Skills needed? Field medical training. More research required.

  • Defense – guns?

Yes. Guns. Jack was sold on getting a shotgun prior to all of this, and Jill came along. Yes, they would pick one after research, and learn how to use it. There were two trap shooting clubs in their area. They would go the whole route and learn how to care for it and shoot it. Hand guns would come later. A couple towns over was an organization that taught combat shotgun techniques. They would see about taking at least beginners’ classes there.

Skills needed? Maintenance, safe operation, effective use.

  • Energy – gas for cars, batteries, fire starters, propane for cooking

“We know how to use this stuff, we just need to get hold of more of it.” “Well”, Jack answered, “we will need to learn how to safely store fuel and propane, preserve batteries, and use fire starters. I don’t fancy using two sticks and a string to start fires.” J&J learned quickly how to use magnesium fire sticks, and fuel preservatives such a Sta-Bil and PRI-G. Quickly added to the list was a hand-cranked fuel transfer pump for moving gas from cans to vehicles.

  • Mobility – Truck? RV? (both) Boots?

“We’re going to need a truck, honey. That all there is to it.” Jack knew they would have to get a truck for all kinds of reasons. 4-wheel drive was a no-brainer due to where they lived. If the roads were washed out or blockaded, they would need to go overland. The trailer would need a good tow vehicle. Any supplies they took with them from home would best be carried in a good truck. Jill added that along with the main truck, they could get a beater as a second bug out vehicle. It didn’t have to be nice, just strong and reliable. They knew that it would be best to know basic maintenance procedures. It didn’t take Jack long to decide on a ¾ ton truck as a minimum requirement. A long bed would carry more in volume, up to the load capacity, but a short bed would maneuver better. ¾ ton is ¾ ton anyway you slice it.

The travel trailer requirement were already in their heads, but they added it to the Mobility section anyway. Large tanks… fresh, waste, and gray. Lots of storage… they need places to put things. Good battery power and perhaps a solar charger to keep the batteries fresh. Tools to go with it. It should be of a weight that would not max out the truck when the trailer was loaded to its maximum capacity. Jack had some math to do. Trailer weight plus cargo weight could not exceed the rating for that unit. If that max weight also maxed out the truck’s towing capacity, they would have no excess left over to carry supplies in the truck bed and cab. They decided to see if they could find a trailer that would not take any more than 50% of the truck’s load rating.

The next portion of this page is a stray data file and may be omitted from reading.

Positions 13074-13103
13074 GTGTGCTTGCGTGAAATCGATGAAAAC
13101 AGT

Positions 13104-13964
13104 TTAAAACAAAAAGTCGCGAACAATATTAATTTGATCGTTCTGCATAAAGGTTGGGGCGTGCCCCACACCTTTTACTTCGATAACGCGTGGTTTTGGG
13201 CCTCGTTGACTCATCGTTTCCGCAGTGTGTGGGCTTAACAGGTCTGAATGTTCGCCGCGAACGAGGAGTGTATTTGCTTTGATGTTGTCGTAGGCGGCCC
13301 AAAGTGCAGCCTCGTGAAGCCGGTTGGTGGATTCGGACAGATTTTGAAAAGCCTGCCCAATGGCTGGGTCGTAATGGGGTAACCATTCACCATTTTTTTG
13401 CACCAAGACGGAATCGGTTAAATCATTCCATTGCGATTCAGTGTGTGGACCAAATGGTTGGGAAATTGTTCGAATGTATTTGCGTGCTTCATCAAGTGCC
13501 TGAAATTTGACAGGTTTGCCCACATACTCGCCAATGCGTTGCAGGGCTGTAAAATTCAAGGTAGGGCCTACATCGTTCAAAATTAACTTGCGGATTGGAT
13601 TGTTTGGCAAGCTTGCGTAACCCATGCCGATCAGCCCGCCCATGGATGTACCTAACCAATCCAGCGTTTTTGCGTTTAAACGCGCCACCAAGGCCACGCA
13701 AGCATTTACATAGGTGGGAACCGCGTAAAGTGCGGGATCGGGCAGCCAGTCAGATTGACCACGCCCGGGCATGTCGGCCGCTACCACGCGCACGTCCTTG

Boots. On foot mobility. They knew nothing of choosing good footwear. This would be a job for some outdoor stores, and maybe some “operator” recommendations from the net.

Skills needed? They would need to learn how to quickly hook up the truck and trailer rig for quick evacuation, from either a storage situation or a camp-in-progress condition.

  • Communications – Wind-up or solar radios, walkie-talkies or CBs? Scanner?

Scanners. They wanted a feature-laden and capable scanner to monitor police and emergency service communications. This was a must. To know what was happening, this would be an important part of their set up. To go along with it would be the usual emergency radio with weather alerts. Wind up, in case their was no power. If they were cheap, then more than one. For J&J communications they would start out with standard 40 channel CB radios. These would be cheaper units and serve for interim communications until they learned enough about other types to make a good decision. Some of the good stuff was expensive! No sense laying out a lot of money twice.

Skills needed? Mastery over what ever they bought, cheap or otherwise. Again, using them regularly would be important. At home, camping, on the road….

As their pile of information and questions grew, they became more comfortable with what they were doing. Coming to a realization of all that is involved had its own kinds of stress, but seeing the what, why and how made it easier to see the end of their work, or at least to define what that end might be.

Lists made everything easier.

J&J Rules for Prepping #3
Makes Lists for Everything …. next